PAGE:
Brudo, Abraham ben Elijah
BRUDO, ABRAHAM BEN ELIJAH
BRUDO, ABRAHAM BEN ELIJAH (known also as Abraham Chelebi ; 1625?–1717), Turkish rabbi and preacher. Born in Constantinople, he was appointed rabbi there at an early age. When the Shabbatean movement began to spread, he became one of its adherents. In 1666 he was a signatory to a letter of the rabbis of Constantinople and Smyrna supporting Shabbetai Ẓevi's messianic claims. However, a year later they sent another letter now expressing opposition, but apparently some time later the spark of Shabbateanism was rekindled in him. In 1688 or somewhat later, he served as rabbi and preacher in Adrianople, afterward returning to Constantinople. Following the war between Venice and Turkey (1685–87), in which the Venetians conquered the Peloponnese (Morea), he traveled to raise ransom money for the Jews who had fallen captive. In 1694 he was in Leghorn and from there proceeded to other Italian cities. In 1695 he was in Amsterdam, Germany, and Austria, and in 1696, again in Venice. After this journey he settled in Jerusalem, where he spent his remaining years as chief rabbi. Among his disciples were many Ashkenazim, including Nethanel *Weil. In 1697 Abraham published Birkat Avraham, a book of sermons on Genesis, in the introduction to which he mentions a book he wrote on the Bible. A few of his numerous responsa were published in works of his contemporaries.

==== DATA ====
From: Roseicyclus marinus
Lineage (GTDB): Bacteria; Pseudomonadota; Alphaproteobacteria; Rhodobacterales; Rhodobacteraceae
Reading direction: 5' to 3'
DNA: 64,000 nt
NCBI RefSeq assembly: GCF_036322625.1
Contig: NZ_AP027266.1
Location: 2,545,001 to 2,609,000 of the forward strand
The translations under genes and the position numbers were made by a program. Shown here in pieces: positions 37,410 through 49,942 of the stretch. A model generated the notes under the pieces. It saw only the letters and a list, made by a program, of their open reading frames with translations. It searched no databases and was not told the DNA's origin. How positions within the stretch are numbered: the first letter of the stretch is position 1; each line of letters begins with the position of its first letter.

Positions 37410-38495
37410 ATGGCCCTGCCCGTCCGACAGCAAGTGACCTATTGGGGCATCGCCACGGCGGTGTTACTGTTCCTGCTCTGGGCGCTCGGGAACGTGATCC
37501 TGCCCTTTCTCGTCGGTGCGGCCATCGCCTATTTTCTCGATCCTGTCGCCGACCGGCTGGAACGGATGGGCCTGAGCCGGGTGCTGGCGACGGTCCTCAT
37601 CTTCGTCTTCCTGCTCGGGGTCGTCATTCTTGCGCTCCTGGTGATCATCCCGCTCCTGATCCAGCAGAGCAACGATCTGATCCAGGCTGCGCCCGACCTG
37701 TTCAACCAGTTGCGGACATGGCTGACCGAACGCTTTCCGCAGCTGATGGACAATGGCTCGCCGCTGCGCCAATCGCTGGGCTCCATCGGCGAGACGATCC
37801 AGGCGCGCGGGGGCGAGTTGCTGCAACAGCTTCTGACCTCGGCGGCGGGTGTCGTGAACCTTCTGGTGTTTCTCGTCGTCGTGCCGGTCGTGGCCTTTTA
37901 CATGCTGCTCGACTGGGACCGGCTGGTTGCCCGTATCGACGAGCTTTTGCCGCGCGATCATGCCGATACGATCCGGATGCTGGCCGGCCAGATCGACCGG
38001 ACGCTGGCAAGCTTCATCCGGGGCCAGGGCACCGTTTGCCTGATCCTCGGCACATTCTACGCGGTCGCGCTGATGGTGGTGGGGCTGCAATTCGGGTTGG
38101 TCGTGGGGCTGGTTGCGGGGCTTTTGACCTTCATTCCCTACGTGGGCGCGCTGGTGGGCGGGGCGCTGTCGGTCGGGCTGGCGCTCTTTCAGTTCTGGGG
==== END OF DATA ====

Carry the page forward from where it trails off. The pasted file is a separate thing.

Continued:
Frumkin-Rivlin, 2 (1928), 103–4; Rosanes, Togarmah, 4 (1935), 191–3; J. Sasportas, Ẓiẓat Novel Ẓevi, ed. by I. Tishby (1954), 134, 209; Sonne, in: Sefunot, 5 (1961), 292ff.